Patrick Dixon 

 

Mary

What if Mary
was indeed the mother of God? What if she
was standing on the corner this Sunday
like the woman I drove past, her cardboard sign
Kids and I Need Food, or the one she had last week:
Need $60 for rent? Is $60 what it takes to rent a manger
for a month? A stable? A twenty-first century stall
lined with straw? How much more did she need for food?

No, she wasn’t pregnant.
But what if God was already born, an infant
in swaddling clothes, hungry, alone in the bushes
behind mother Mary, tucked out-of-sight for fear of DSHS?
What would happen if the state took away the Child of God
from her loving mother, and put her in the foster system?
What kind of God would that child grow up to be?

And where does that leave us?

I wish I could say
I rolled down my window and handed her a dollar
or sixty. But I didn’t. I was in a rush to get to the store
before it got too crowded with Christians after church.
Too embarrassed to look another Mother of God in the eye,
I pretended to be a more conscientious driver than I am.
I checked the traffic over her shoulder before speeding
away, echoes of a crying child in my ears.

 


Mazama
above Crater Lake, Oregon, 2016

 

I stand, 65 years of packed baggage
intact on the caldera rim while sun sets,
blazing fire above parched landscape:
August, and it hasn’t rained in months.
The snow is almost gone, melt drains
into pumiced slopes, reappears as waterfalls,
plunges to a lake bluer than autumn sky.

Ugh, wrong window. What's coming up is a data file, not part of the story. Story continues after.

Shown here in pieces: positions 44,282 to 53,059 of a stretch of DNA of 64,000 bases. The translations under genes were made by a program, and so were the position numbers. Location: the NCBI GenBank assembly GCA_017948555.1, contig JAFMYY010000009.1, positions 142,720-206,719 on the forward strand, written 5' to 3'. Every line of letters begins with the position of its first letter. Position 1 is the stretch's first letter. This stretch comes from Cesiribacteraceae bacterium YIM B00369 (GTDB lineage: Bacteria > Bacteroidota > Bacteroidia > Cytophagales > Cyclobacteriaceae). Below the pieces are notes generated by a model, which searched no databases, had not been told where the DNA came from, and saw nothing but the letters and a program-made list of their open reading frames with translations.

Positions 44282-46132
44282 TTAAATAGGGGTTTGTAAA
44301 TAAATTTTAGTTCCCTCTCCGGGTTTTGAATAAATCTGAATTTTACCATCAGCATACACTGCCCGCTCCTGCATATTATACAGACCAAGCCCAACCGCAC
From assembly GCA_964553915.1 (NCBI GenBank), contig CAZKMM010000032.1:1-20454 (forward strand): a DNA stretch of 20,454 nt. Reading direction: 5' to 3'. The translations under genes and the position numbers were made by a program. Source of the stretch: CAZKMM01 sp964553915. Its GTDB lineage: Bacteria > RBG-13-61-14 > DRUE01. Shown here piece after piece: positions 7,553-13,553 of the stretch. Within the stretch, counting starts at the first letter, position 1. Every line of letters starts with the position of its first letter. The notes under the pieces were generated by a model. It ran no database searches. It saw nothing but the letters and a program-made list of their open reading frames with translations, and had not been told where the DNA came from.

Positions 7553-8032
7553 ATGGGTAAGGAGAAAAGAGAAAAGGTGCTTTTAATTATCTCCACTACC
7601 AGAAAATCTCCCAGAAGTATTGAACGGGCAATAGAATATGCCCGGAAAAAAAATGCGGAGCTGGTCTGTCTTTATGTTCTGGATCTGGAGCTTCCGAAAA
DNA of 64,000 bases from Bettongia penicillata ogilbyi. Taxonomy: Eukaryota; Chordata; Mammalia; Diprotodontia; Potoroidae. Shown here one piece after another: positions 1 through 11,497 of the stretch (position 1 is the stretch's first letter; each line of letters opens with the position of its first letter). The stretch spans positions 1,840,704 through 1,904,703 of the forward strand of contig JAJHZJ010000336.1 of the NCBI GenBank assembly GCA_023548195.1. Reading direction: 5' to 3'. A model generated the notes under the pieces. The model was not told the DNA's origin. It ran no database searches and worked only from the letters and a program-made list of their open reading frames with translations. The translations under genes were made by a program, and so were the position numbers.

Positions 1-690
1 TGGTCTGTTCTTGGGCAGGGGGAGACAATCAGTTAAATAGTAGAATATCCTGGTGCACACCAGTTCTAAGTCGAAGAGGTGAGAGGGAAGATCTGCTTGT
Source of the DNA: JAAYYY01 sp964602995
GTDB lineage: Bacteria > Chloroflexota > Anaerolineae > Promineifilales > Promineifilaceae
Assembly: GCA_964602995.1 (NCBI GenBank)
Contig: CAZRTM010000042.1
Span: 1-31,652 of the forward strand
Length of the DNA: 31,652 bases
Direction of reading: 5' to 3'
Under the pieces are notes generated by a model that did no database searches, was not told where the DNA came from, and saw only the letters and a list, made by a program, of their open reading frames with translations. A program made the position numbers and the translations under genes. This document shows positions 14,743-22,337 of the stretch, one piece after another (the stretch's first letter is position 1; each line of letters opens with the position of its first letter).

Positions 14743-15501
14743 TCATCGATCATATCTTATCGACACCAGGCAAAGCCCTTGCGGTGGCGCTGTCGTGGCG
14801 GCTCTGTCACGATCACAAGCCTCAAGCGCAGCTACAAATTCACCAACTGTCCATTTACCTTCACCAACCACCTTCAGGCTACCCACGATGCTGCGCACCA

The planet rolls from waning light. I ride
a dormant volcano, seven thousand feet
above the sea, into darkness. Eight millennia
have passed  since ancestors of Klamath Indians
witnessed a battle of Gods create a crucible for
the deepest lake in the country. A cradle for their home.

Dozens of stars appear above darkening water
and silhouetted slopes. I adjust camera, eyes, attitude
to embrace an unveiled Milky Way. Glowing cloud
on a cloudless night, a galaxy of stars each a sun
or galaxy of its own. I gaze at ancient light,
every dot radiated billions of years ago.
My baggage spills on the ground like
a meteor:  fleeting streak leaves
lingering afterglow. No wonder
this place is known for clarity.

 

 

 

 

Patrick Dixon is a writer and photographer retired from careers in teaching and commercial fishing. Published in Cirque Literary Journal, the 2015 FISH anthology, Oberon Poetry Journal, Panoplyzine, Raven Chronicles and Smithsonian, he is the poetry editor and a contributor for National Fisherman magazine and their quarterly, North Pacific Focus.  Patrick is the editor of Anchored in Deep Water: The FisherPoets Anthology (2014). His chapbook Arc of Visibility won the 2015 Alabama State Poetry Morris Memorial competition.